Outrage abounds following yesterday’s election of Kent Wiliams, R-Elizabethton, as Speaker of the House in the Tennessee Legislature. Williams is described as a moderate, and claims to have the best interest of the State at heart:
“Today is not about Kent Williams or Speaker Jimmy Naifeh, and it’s not about Jason Mumpower,” Williams said. “It’s not about Democrats and Republicans. Today is about change. … We need to utilize the talents of all the members of this General Assembly, not just the Democratic Party and not just the Republican Party. … For too many years, we’ve had talented representatives sit on the sidelines without any input into legislation. A lot of legislation we want to vote on we don’t get the chance. That’s going to change.”
There are plenty of places to get the spilled milk version, but consider for a moment whether there may be an upside: under Mumpower’s leadership, might there be a possibility that the House would have operated in much the same manner as under Naifeh’s iron fist, but with favoritism of different individuals and issues? Might such partisanship, coupled with too much change, too fast, have resulted in a backlash loss of majority two years from now?
In my view, it’s important to have some balance, because it’s going to matter much more that Republicans have a majority two years from now when redistricting occurs, and when we elect the next governor. I’m willing to live with more gradual change, to prevent catastrophic losses in 2010.
Therefore, I reserve judgment on Williams’ speakership until I see what he does. He is a Republican, elected by the people of his district with a substantial victory. While his method may have been deplorable, it’s the same playbook used by John Wilder in the 1990s, which benefited Republicans in the Senate.
Gamma has had a string of successes this week, though she had to work hard for each and every one.
Thursday was one of those infamous hell-days known well to juniors at the high school: the national German exam, an AP Physics test, Major Author due for Jr. AP, and an AP US History paper due.
By the time she got home, she was wiped out. The good part was, her new iPod Touch arrived, that she purchased with her own earnings from babysitting. She’s had it plugged in almost continuously ever since — listening to music, playing with the various applications, surfing the web, and checking her e-mail.
On Friday, we learned that she scored an "A" in Physics on her report card. On Saturday, she went to the All-East Orchestra tryouts, but she seemed convinced that she didn’t make it, having messed up her prepared piece "pretty bad."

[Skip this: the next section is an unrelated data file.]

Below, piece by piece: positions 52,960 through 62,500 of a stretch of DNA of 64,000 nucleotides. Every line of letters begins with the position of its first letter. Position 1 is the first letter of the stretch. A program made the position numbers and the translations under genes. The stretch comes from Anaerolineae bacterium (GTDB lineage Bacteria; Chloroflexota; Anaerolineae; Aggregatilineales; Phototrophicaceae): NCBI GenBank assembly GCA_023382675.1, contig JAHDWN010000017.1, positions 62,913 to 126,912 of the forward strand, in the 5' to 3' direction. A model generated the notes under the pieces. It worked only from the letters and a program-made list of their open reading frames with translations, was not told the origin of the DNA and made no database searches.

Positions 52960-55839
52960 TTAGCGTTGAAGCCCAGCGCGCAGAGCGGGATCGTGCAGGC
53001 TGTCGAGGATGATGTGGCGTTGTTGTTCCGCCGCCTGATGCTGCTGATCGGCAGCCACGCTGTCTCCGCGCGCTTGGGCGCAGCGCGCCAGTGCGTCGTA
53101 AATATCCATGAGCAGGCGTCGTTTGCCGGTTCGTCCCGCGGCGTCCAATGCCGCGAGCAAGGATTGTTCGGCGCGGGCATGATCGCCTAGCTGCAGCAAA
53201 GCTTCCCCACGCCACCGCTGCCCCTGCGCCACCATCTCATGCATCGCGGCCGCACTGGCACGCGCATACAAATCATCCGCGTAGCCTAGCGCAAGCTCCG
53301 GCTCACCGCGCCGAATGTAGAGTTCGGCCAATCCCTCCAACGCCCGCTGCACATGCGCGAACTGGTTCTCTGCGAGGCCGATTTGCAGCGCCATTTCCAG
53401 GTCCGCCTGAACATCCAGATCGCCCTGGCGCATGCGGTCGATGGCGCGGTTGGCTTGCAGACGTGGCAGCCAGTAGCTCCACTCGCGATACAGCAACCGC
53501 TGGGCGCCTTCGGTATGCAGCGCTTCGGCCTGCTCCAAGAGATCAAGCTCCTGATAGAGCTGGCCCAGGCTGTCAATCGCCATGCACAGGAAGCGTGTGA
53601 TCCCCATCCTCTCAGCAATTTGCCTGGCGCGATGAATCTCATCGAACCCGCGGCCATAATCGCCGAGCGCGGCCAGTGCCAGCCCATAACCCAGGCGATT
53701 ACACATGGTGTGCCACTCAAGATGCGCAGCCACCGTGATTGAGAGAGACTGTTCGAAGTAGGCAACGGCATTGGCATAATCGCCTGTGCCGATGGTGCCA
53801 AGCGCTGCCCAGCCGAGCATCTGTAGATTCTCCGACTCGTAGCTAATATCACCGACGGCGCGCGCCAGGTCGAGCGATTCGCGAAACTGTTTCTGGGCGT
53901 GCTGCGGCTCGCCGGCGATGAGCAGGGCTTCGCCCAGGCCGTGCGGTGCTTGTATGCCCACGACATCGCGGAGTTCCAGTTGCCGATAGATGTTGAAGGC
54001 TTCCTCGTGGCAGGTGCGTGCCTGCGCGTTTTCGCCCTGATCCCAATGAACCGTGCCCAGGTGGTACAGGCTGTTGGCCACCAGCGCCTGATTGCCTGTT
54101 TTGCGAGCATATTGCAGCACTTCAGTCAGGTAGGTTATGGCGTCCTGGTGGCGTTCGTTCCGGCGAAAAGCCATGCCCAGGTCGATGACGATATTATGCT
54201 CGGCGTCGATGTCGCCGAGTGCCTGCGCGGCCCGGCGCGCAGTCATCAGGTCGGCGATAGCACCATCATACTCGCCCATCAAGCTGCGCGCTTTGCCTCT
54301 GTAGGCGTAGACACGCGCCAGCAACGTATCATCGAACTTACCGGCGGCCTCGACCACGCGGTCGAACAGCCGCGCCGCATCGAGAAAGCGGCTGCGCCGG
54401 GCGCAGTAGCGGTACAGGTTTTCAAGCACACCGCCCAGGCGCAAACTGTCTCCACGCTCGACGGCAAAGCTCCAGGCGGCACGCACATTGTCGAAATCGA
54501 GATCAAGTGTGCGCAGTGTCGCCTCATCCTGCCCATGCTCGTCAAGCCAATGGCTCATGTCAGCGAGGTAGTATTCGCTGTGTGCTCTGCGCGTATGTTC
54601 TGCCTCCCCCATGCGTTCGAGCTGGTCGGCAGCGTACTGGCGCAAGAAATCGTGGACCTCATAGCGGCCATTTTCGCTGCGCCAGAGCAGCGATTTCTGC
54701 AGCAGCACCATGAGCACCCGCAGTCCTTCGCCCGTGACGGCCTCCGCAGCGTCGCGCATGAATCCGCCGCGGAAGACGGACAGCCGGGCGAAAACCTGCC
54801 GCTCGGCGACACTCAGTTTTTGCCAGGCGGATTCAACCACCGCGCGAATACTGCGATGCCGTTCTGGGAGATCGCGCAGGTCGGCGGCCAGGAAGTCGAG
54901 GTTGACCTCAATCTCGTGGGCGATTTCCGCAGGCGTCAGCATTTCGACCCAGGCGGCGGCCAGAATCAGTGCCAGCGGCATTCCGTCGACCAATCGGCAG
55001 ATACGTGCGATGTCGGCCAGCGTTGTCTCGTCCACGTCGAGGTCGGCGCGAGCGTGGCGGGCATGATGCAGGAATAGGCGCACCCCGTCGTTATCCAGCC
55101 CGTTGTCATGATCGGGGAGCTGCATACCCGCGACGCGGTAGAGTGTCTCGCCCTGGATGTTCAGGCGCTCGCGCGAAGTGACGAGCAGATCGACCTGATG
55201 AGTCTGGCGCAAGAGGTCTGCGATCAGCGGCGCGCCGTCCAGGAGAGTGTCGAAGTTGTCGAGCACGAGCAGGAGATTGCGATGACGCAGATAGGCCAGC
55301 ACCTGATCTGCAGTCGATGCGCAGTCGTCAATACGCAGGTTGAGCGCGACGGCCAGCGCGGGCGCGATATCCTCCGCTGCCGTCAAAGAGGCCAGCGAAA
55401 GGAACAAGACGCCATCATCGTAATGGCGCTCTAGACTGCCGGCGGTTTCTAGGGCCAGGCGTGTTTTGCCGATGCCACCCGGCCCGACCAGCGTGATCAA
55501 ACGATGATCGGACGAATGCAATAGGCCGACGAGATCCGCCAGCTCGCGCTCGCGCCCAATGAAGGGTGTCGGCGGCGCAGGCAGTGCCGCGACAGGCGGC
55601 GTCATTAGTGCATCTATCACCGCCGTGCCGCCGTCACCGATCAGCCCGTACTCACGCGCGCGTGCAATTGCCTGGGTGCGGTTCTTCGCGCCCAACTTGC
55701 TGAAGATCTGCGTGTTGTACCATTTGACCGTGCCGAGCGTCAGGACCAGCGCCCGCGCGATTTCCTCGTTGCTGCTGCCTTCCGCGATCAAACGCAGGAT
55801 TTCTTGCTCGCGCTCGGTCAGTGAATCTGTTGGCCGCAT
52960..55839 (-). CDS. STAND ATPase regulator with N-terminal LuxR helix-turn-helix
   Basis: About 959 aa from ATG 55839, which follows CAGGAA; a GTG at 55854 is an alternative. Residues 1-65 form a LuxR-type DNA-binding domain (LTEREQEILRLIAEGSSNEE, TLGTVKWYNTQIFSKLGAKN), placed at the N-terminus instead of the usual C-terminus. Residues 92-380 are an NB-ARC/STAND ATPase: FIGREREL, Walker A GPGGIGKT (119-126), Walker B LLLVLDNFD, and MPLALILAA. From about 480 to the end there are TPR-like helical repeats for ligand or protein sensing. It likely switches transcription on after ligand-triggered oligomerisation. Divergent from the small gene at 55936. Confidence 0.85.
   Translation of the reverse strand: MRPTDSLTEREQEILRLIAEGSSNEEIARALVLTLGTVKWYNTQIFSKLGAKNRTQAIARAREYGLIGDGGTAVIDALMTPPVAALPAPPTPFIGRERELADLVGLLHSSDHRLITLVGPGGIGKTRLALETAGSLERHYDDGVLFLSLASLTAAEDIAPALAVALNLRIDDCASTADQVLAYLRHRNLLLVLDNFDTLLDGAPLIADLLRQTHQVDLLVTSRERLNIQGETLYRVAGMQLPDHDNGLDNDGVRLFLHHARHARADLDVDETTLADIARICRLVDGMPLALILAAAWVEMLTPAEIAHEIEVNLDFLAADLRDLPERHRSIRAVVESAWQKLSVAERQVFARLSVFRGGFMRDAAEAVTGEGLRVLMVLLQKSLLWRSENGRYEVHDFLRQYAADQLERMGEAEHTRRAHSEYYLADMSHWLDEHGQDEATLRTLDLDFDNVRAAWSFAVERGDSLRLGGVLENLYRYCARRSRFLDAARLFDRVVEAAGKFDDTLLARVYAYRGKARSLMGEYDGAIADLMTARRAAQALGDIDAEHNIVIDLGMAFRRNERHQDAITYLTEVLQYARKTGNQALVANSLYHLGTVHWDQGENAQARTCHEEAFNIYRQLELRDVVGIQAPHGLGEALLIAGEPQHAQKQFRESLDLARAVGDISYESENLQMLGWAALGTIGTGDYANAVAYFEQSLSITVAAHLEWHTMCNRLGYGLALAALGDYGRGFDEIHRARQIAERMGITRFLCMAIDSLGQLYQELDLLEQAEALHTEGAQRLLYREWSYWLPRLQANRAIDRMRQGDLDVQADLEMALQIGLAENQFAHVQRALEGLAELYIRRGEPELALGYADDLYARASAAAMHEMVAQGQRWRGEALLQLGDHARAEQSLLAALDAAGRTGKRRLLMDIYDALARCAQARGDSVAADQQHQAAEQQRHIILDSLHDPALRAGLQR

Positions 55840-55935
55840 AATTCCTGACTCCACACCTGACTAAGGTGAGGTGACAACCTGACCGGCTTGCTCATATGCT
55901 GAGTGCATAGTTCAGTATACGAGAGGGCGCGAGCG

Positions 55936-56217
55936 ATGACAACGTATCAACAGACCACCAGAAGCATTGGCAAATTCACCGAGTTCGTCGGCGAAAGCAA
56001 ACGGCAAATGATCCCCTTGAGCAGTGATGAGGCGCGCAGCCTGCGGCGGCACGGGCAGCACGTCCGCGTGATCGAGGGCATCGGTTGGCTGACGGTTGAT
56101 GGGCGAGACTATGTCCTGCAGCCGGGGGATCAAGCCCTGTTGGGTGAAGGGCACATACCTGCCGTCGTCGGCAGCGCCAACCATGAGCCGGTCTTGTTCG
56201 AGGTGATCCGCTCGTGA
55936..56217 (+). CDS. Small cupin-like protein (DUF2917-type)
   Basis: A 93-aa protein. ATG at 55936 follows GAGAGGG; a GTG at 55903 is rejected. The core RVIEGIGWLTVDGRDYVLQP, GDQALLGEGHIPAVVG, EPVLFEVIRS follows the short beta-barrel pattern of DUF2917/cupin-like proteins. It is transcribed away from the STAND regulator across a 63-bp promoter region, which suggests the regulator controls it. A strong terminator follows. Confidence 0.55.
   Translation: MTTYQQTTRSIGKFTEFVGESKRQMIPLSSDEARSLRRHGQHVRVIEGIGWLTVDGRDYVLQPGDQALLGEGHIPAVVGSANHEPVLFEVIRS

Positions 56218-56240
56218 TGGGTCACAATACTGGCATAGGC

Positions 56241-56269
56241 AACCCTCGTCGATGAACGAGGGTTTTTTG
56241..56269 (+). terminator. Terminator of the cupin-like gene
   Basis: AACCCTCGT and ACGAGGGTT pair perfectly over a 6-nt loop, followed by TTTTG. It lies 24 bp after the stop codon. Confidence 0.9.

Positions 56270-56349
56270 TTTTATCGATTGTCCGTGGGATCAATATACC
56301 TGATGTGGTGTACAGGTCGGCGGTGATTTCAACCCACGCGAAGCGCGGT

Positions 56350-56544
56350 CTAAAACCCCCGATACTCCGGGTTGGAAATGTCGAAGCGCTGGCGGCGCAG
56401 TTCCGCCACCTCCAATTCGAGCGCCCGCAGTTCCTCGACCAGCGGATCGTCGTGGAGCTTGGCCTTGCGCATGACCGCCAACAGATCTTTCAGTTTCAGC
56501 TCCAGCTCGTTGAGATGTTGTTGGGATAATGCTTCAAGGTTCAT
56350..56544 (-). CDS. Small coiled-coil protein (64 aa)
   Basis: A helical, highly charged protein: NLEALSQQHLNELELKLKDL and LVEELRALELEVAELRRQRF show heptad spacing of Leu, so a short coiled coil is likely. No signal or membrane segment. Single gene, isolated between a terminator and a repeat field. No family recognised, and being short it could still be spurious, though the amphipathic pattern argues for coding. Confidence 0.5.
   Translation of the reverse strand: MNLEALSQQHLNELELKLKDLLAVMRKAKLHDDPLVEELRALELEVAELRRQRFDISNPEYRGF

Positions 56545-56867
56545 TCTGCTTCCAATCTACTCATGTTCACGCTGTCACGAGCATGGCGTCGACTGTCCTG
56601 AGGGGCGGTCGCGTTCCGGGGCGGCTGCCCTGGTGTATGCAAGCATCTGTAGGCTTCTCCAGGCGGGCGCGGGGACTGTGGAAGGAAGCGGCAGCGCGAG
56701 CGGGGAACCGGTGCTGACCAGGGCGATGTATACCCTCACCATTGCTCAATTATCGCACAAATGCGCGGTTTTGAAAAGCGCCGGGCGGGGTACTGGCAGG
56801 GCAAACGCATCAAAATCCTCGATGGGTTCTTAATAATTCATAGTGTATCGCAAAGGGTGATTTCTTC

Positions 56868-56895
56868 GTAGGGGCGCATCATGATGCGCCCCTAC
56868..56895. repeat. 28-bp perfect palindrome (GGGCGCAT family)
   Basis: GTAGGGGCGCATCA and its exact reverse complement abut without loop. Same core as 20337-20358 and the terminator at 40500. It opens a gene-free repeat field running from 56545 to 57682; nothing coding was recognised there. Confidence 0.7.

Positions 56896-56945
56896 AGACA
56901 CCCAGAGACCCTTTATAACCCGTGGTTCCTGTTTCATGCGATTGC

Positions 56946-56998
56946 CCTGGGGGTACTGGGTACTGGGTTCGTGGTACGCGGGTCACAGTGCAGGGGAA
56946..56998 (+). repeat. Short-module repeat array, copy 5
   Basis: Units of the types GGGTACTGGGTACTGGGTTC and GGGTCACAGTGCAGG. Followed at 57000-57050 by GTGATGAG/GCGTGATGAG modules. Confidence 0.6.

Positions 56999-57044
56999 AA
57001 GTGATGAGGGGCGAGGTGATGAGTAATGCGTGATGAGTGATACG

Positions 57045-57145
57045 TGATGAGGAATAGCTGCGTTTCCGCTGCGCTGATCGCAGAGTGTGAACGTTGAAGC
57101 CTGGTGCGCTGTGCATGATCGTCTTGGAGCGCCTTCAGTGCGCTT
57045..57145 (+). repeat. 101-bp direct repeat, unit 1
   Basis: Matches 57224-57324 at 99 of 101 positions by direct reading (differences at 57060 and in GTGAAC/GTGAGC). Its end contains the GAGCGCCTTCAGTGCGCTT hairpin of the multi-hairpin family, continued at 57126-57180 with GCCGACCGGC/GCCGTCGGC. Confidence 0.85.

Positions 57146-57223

Last night, we learned that she did indeed make All-East, so she’ll be playing at the Park Vista in Gatlinburg next month. This morning, we found out that she was also successful in her audition for the new Oak Ridge Youth Symphony Orchestra, which is pretty exciting.
All told, it was a pretty darn successful first week back in school. Needless to say, I’m pleased.
If only the rest of us can keep up with her, it’ll all be good.
The kids were all otherwise occupied last night, so Hubby and I had a date night. Being the manly man that he is, he agreed to forego the movie I refused to see, and took me to what ended up being a serious chick-flick.
I’d already read (and heard, via NewsTalk100) reviews of The Day the Earth Stood Still, which was pretty well panned even by people who like sci-fi as being too AlGore-ified to be very good. I go to movies to be entertained, not brainwashed. Hubby though, is a sci-fi addict — even the really bad ones.
7 Pounds was a good, but very serious movie. I’d rate it as well worth the tickets.
Afterward, we had a romantic dinner at El Cantarito… such a good time!
Rep. G.A. Hardaway, D-Memphis, is sponsoring the current attempt to further lower the sales tax on groceries.
Former Rep. David Fowler, now of the Family Action Council, has a very thoughtful and thorough look at all sides of this proposal. Although I often disagree with Fowler because of his alliance with conservative social causes, he’s absolutely spot-on with his analysis of what legislators are up against with this vote.
For Legislators, it’s a damned-if-you-do, damned-if-you-don’t decision. Those who vote against the reduction will be painted as tax-and-spenders, while those who vote for it will bear the blame for an irresponsible decision leading to further painful cuts in services provided to Tennesseans — education, health care, public safety, etc.
Read Fowler’s piece, and keep it in mind when the issue heats up later on.
I love the snow!
We spent the last week in rural northern Michigan, right on the coast of the big lake. At right is Portage Lake (connected to Lake Michigan by a short channel), frozen over, and dotted with ice shanties.
I confess that I don’t understand the fascination with ice fishing, but I do appreciate the scenic qualities of the little huts dotting the ice. Some of those folks are plumb crazy, staying out there until the ice all along the shore has melted in the Spring. Watching them figure out how to get off the ice is amusing, but that’s a Spring Break story.
We skied a full day at Crystal Mountain on Thursday, having a fabulous time in pristine conditions. Mostly though, we spent the week visiting HWTFM’s mom and brothers.
The drive is one that I particularly enjoy this time of year; from Indianapolis northward, it’s all rural highway, rather than interstate. The small towns between South Bend and Kokomo really decorate for the holidays, so the lights against the winter landscape are just beautiful.
This morning, we return to real life — the college kids have gone back to UT, the younger two are back in school. However, I can dream of snow days, hoping that we see a few this year.